One way to make composite aircraft lighter: stop riveting and start bonding

Provided it’s manufactured and applied correctly, adhesive bonding (using glue for non-material scientists) is a safe and efficient way to join aircraft parts together. “Adhesive bonding has been used for several years instead of or together with rivets in conventional metal aircraft. But now that aircraft fuselages are increasingly made from composites we need to know more about how we can use adhesive bonding to join composite parts optimally."

"At the moment we apply similar design methodologies used up to now in metal bonding to adhesively bond the new material composites. This penalizes significantly the weight saving potential of composites”, says  structural joints researcher Sofia Teixeira de Freitas of the faculty of Aerospace Engineering, TU Delft. ”The design of bonded joints has to be re-invented in order to efficiently  join composites, both in term of shape and in terms of material properties optimisation (fibre direction and layup).”  In July Teixeira de Freitas was awarded a NWO Veni-grant. The grant gives her the opportunity to come up with a new design methodology with which the aircraft industry can determine the optimal properties of the composite material and the optimal geometry to join the different aircraft parts together safely and efficiently.

Drilling holes and fitting rivets 

Since about the time Boeing introduced the Dreamliner, aircraft manufacturers have predominantly used carbon fibre composite materials for parts of aircraft as a light and strong replacement of aluminium. On aircraft leaving the production lines now, about half of the materials used are composites.  It’s understandable that composites are popular with  the manufacturers: lighter aircraft have lower fuel consumption and lower CO2 emissions for example.  

Aircraft consist of many small parts that have to be joined together. In  traditional aluminium-made aircraft fasteners such as rivets were used to do this. Teixeira de Freitas: “We have only slightly adapted the old joining methods used for aluminium to fit modern airplanes that are made from both aluminium and composites. Basically, we still drill holes and fit rivets. This is far from optimal. Drilling holes cuts the carbon fibres of the composite and significantly destroys their load bearing characteristics. To compensate that more material is used, which makes the airplanes heavier again.”  

Images above: Joints between the wing skin and the stiffener, aircraft wing

Image above: zooming in on the adhesive bond solution

Adhesive bonding – glue

Using just adhesive bonding could solve this issue, but much more knowledge is needed about the ’glue’s’ behaviour in the longer term and we need to know better how to shape the composite’s fibres and what geometry is needed to connect the two parts together. Teixeira de Freitas: “Composites are not like metal that has fixed properties. The fibres that make up the composite can be placed in different directions, making it possible to adjust material properties. We need to find out how to create optimal properties to build a stronger and safer adhesive joint. Also we need to know what the optimal geometry is of connecting the two parts together, whether it’s linking composites together or whether it’s connecting composite and metals.” Teixeira de Freitas faces an interesting scientific challenge: “Composites already exist as highly efficient materials, but they need to be optimised to become very efficient structures as well. What we need to do is scale up to larger structures. Adhesive bonding plays a pivotal role in this”.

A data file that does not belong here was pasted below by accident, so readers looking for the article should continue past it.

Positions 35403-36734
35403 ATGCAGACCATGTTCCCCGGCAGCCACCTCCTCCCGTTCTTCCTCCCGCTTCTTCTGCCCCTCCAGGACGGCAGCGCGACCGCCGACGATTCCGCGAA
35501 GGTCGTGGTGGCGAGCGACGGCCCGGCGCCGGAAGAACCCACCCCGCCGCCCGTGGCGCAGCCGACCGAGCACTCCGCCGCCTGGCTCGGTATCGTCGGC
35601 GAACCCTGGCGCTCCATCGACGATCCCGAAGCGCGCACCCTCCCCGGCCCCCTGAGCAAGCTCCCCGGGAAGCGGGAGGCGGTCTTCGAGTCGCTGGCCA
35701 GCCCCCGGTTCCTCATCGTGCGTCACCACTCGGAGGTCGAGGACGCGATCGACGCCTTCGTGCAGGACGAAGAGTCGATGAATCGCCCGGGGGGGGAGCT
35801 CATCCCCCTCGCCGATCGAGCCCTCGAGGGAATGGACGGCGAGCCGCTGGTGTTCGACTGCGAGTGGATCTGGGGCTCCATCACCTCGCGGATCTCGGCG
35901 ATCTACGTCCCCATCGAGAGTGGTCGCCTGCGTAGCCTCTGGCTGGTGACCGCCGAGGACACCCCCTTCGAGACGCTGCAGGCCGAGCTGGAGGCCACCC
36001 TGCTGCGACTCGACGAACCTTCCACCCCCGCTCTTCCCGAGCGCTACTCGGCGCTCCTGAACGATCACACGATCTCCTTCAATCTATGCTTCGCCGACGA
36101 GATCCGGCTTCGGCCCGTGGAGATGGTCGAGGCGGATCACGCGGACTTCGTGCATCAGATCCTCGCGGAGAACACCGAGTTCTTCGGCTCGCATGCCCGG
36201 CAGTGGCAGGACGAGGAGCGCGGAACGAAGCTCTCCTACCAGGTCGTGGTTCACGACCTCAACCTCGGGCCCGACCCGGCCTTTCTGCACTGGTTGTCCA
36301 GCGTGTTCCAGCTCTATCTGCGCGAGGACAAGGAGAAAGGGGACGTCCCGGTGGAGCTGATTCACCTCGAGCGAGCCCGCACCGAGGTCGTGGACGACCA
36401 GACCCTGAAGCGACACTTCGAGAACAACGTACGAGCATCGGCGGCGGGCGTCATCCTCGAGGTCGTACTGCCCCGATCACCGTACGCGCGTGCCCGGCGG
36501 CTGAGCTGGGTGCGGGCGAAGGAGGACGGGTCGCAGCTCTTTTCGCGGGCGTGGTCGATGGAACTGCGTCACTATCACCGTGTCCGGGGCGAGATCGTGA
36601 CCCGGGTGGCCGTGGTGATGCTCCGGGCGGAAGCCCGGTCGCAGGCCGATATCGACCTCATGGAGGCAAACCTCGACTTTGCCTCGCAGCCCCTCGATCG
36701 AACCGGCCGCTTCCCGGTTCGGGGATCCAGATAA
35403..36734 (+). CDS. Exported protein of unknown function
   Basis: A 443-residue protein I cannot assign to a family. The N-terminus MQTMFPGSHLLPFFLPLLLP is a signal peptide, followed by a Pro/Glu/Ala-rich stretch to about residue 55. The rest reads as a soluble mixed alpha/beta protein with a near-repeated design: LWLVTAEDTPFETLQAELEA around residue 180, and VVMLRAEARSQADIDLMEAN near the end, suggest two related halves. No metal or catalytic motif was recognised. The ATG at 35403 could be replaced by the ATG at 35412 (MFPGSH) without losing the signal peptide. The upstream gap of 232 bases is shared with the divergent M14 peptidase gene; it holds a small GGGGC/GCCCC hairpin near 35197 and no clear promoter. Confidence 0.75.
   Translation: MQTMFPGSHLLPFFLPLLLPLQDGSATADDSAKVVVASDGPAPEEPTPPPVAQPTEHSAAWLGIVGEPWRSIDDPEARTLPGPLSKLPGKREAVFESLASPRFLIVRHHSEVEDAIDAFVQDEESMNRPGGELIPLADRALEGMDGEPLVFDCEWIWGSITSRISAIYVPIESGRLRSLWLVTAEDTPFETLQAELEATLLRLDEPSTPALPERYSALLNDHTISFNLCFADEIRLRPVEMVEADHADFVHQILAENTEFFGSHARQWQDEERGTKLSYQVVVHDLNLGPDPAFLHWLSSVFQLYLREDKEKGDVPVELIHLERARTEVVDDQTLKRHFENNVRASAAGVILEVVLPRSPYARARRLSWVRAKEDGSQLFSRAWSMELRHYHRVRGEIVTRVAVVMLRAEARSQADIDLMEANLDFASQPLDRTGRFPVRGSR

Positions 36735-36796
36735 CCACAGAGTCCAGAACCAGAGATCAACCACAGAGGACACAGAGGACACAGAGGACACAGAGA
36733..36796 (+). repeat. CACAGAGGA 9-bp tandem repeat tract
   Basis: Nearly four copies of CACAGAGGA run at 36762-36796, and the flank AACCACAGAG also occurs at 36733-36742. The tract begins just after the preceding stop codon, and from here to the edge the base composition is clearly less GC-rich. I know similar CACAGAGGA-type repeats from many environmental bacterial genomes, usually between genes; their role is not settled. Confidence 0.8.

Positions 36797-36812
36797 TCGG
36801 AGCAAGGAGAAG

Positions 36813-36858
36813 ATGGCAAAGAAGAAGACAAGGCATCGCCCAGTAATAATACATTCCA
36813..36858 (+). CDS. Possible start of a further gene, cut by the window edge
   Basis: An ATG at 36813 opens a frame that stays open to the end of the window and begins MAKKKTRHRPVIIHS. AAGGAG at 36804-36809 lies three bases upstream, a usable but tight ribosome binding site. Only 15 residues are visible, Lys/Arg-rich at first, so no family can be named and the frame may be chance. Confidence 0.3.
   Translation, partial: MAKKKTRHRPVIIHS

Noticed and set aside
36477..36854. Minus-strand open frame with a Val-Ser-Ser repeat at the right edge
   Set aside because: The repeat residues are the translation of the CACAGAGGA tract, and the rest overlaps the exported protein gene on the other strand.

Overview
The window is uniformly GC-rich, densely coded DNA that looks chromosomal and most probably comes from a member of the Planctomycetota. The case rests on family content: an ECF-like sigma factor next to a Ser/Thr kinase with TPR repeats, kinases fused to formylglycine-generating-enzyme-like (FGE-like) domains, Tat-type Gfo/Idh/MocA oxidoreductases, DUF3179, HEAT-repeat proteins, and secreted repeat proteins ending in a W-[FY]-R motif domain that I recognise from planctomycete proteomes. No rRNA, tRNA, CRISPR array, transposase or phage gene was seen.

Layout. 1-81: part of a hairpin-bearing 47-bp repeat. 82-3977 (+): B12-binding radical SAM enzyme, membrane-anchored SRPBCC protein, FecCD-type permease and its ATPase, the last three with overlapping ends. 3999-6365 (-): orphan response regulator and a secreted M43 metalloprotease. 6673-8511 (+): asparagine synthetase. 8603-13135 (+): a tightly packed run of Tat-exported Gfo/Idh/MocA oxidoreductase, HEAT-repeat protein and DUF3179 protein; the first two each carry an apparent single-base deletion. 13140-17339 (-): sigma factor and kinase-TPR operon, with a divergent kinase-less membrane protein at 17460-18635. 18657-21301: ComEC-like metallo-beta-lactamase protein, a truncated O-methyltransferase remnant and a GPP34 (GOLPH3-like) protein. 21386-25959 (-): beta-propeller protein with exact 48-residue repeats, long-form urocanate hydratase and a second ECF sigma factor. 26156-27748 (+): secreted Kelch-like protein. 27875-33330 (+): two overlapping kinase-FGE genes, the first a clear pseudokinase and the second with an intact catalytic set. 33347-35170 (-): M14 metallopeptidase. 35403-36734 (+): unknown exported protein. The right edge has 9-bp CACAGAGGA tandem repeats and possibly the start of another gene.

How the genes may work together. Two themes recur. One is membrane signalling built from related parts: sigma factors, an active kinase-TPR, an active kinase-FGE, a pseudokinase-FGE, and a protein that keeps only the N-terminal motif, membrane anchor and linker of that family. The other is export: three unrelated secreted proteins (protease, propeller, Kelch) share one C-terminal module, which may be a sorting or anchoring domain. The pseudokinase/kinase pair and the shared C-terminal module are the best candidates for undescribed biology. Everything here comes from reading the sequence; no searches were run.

Is the future made of glued composites?

Will all aircraft – or any other metal structure – consist of bonded composite parts in the future? Teixeira de Freitas believes in the future every part of a structure will be made from the best material tailored to its purpose and that new solutions will be found for joining these together safely and efficiently: “Interfaces in hybrid structures will become increasingly important. In the future we will need joints that do not reduce the performance of material parts. Adhesive bonding is a very promising candidate for this, but other options are also researched (for example by my colleagues at the faculty), such as welding plastics or even using a type of Velcro.”  

Veni

The Innovational Research Incentives Scheme Veni is a grant from the Netherlands Organisation for Scientific Research (NWO) for researchers who have recently obtained their PhD. It allows them to conduct independent research and develop their ideas for a period of three years. The researchers receive a maximum of 250.000 Euros. Teixeira de Freitas: “I am planning to use the grant mostly to collaborate with experts at other universities and build bridges between disciplines.”

Offshore industry

This summer Teixeira de Freitas received another piece of good news: she – and her colleagues in a broader consortium – also received a grant of  500.000 Euro from the Top Sector High Tech Systems and Materials for research on using composites in the offshore and maritime industry.

Sofia  Teixeira de Freitas

Sofia Teixeira de Freitas is a civil engineer with a Master’s degree from the University of Lisbon in Portugal. In her PhD at the faculty of Civil Engineering at TU Delft shedeveloped adhesive bonding technology for reinforcing steel bridges. She currently holds the position of Assistant Professor in the department of Aerospace Structures and Materials at the faculty of Aerospace Engineering at TU Delft.

Sofia: “My multi-engineering background gives me a broader perspective, an overview of disciplines which I find very useful. What really motivates me? To expand my knowledge and pass it on to new generations.”

 

The banner photo pictures the composites laboratory at TU Delft

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